Janko Stojanow

ON THE ABSOLUTE RATIONAL WILL

(SUBLATION OF ’S PHILOSOPHY) G.W.F. Hegel

 Volume 3

 

Praise of Body

 

 

 

 

 Introduction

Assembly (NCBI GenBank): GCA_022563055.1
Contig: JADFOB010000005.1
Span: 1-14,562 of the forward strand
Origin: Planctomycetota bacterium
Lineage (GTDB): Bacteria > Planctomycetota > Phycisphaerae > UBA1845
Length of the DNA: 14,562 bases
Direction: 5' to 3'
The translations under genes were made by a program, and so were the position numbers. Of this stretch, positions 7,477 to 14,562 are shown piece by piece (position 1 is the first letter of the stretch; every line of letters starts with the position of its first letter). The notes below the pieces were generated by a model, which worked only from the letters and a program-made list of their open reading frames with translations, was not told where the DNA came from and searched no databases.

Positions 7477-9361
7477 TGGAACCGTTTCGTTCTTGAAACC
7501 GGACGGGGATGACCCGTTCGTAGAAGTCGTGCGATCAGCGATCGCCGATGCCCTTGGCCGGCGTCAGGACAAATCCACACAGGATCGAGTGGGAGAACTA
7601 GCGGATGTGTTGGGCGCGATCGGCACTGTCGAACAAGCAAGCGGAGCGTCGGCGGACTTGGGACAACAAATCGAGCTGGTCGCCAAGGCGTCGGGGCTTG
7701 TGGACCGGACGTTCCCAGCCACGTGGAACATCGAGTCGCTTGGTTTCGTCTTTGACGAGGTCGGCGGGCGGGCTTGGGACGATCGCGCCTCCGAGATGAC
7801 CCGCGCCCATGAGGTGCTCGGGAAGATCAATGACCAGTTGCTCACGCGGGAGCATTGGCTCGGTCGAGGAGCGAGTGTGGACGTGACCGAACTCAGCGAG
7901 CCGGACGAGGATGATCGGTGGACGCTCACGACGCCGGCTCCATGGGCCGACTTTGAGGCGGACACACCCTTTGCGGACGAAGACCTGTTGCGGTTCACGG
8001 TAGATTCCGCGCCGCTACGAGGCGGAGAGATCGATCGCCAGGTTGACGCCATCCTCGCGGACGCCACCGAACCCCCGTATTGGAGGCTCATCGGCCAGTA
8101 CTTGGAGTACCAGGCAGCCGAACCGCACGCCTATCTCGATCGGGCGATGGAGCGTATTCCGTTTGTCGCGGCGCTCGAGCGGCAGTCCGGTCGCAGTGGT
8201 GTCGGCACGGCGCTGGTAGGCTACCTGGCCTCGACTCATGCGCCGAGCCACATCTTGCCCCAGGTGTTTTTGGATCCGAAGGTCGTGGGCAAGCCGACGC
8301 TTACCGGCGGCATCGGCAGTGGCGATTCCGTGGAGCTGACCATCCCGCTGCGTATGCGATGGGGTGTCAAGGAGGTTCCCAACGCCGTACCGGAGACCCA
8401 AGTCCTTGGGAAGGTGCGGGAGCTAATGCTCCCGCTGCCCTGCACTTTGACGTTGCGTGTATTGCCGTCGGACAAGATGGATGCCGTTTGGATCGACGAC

Given the fact that the Will is the source of all actions and all bodily actions in particular - so that all corporeal volitions and desires are ends of the body, - I have to say explicitly at the very beginning that the Praise of Body is Praise of Will as well. The Will has the determination, the energy, the drive to achieve its ends. Our own body - our own corporeal instrument, which we are utterly proud of, - is a manifestation of the Absolute Material Volition. Willing to will itself - to rule itself, - Material Volition comes into total possession of itself as an individual whose nervous system regulates its bodily functions, bodily sensations as well as mind, feelings and spirit; the highest realisation of the Will's principle of individuation. Whatever Man does is an end of his Will - it is the source of all his activities for there is nothing that is nobler and more powerful than Will. “Will yourself” is the principle of in-and-for-itself existing material Volition getting in possession of what has already come in possession of itself. Its highest end is the bodily welfare of the individual, its survival as well as the freedom of his rational Will.